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Plant Quarantine Programs Managed by APHIS-PPQ

Plant Germplasm Quarantine Program (PGQP)
Permit Holder: Dr. Joseph Foster
Email: Joseph.A.Foster@aphis.usda.gov

The quarantine programs for the various crops processed by PGQP are listed below with a short description of how each functions.

Bamboo Clones and Seed 
Contact: Dr. Clarissa Maroon-Lango
Email: Clarissa.J.Maroon-Lango@aphis.usda.gov

Clonal bamboo is usually imported as clumps that include stems with a few to several nodes or sometimes as plantlets in tissue culture. The quarantine for clonal bamboo if healthy is one year during which the plants are inspected during growth and tested twice for viruses, phytoplasmas, and undescribed pathogens. Tests include leaf dip assay via electron microscopy, ELISA serology, and PCR. Infected clones are discarded. Introductions that test negative for pathogens are released from quarantine and distributed as whole plants to importers.

Alternatively, bamboo may be imported into the U.S. as seed. Bamboo seed is treated to control bacteria and fungi, germinated in seed trays, and eventually potted. These seedlings are also observed for disease symptoms and insect pests, and tested for viruses, phytoplasmas, and undescribed pathogens by ELISA serology and PCR. Apparently symptom-free plants that test negative for the various pathogens are released from quarantine for distribution as whole plants.

Cassava Clones (Manihot
Contact: Dr. Jorge Abad
Email: Jorge.A.Abad@aphis.usda.gov

Cassava plants for propagation are usually imported as tissue cultures but may arrive as bare-rooted plants. During growth, the plants are tested for pathogens by mechanical transmission to sensitive indicator plants, grafting to a sensitive cassava cultivar, ELISA serology, and PCR. Infected cassava is subjected to meristem tip culture and heat therapy, and then the resulting plants are retested to ensure elimination of the pathogen(s). This therapy treatment usually adds one year to the quarantine period. Cassava accessions are shipped to each recipient in the form of 3-4 in vitro plantlets per clone.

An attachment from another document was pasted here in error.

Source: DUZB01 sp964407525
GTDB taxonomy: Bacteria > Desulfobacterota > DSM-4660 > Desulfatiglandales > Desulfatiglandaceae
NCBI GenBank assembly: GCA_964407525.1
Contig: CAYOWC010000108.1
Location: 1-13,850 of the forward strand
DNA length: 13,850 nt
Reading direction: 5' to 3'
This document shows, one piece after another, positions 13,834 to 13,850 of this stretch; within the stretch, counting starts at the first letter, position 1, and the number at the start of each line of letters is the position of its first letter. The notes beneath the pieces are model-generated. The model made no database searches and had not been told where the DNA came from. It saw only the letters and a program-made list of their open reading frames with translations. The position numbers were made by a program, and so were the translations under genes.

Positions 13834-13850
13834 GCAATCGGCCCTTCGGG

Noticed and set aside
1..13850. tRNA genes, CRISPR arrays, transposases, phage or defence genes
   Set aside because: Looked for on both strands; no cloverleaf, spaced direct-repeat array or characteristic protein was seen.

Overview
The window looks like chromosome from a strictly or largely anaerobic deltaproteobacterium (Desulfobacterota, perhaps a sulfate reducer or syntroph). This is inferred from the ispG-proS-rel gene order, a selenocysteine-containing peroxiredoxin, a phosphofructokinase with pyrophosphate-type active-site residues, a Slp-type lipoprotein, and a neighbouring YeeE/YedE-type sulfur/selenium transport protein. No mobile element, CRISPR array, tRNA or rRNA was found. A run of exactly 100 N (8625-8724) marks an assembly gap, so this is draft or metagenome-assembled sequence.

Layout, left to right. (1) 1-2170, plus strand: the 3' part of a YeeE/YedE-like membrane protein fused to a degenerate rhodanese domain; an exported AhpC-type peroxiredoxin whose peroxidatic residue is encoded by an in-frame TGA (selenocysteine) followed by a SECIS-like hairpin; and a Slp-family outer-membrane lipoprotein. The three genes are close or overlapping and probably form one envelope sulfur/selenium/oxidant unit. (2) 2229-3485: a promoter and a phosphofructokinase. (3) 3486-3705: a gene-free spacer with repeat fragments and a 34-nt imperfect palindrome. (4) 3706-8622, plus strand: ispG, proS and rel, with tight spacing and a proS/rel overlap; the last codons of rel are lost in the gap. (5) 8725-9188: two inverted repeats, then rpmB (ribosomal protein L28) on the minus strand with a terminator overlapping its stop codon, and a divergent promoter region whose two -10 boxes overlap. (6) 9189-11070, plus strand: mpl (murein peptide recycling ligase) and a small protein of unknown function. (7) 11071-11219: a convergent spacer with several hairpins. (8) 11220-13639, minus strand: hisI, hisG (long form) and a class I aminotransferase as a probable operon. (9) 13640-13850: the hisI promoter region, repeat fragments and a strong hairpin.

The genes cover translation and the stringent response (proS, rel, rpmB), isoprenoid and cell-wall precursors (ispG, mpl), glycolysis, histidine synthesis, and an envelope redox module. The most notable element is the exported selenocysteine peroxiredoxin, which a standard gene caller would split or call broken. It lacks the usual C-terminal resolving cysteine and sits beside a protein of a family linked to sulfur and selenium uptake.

Grass Clones and Seeds
Contact: Dr. Clarissa Maroon-Lango
Email:Clarissa.J.Maroon-Lango@aphis.usda.gov

Grass clones may arrive as whole plants, rhizomes, sprigs, stools, canes/stems, or plantlets in tissue culture from all countries. The growing plants are inspected for fungal or bacterial pathogens and tested twice in a year for many exotic viruses and phytoplasmas. Pathogen tests include mechanical transmission to sensitive herbaceous indicator plants, leaf dip assay via electron microscopy, ELISA serology, and PCR. Infected germplasm may either be destroyed with the approval of the importer or entered intothe therapy program for pathogen elimination by heat treatment and tissue culture. Grass clones released from quarantine are usually shipped to the importer as whole plants.

Seeds of certain grasses are prohibited in commercial quantities from certain countries but can be imported through quarantine. The seeds are sown in spring, the growing plants are inspected for pests, and the seed of these plants are harvested and shipped to the recipient. If pests are found, the seed lot is destroyed.

Pome Fruit Clones [Apples (Malus), Pears (Pyrus), Quinces (Cydonia, Chaenomeles)]
Contact: Dr. Margarita Bateman
Email: Margarita.F.Bateman@aphis.usda.gov

Pome fruits are usually imported as dormant budwood, but could arrive as bare-rooted plants. Selected buds are propagated on the appropriate domestically purchased seedling rootstocks. Growing plants are inspected for pests and tested for viruses, viroids, and phytoplasmas by PCR and molecular hybridization. Dormant budwood is used to test for viruses by double budding the introduction and a sensitive indicator variety on a domestic seedling rootstock. Provisional or early releases within 1-2 years of importation are possible if the tested clone is negative in tests for common latent viruses, phytoplasmas and viroids. Importers must obtain a permit from APHIS-PPQ to grow provisionally released pome fruits. Additional testing for fruit markers, bark disorders, and poorly characterized pathogens involves budding the tested clone on sensitive indicator trees in the orchard and observing the leaves, fruit and bark of these trees for 3 growing seasons. Thus, the quarantine period for healthy pome introductions is 4-5 years. Infected introductions are grown in tissue culture and exposed to heat treatments and meristem tip culture to eliminate the detected pathogen(s), thus adding years to the quarantine period. Pome fruits are distributed as budwood from the tested clone.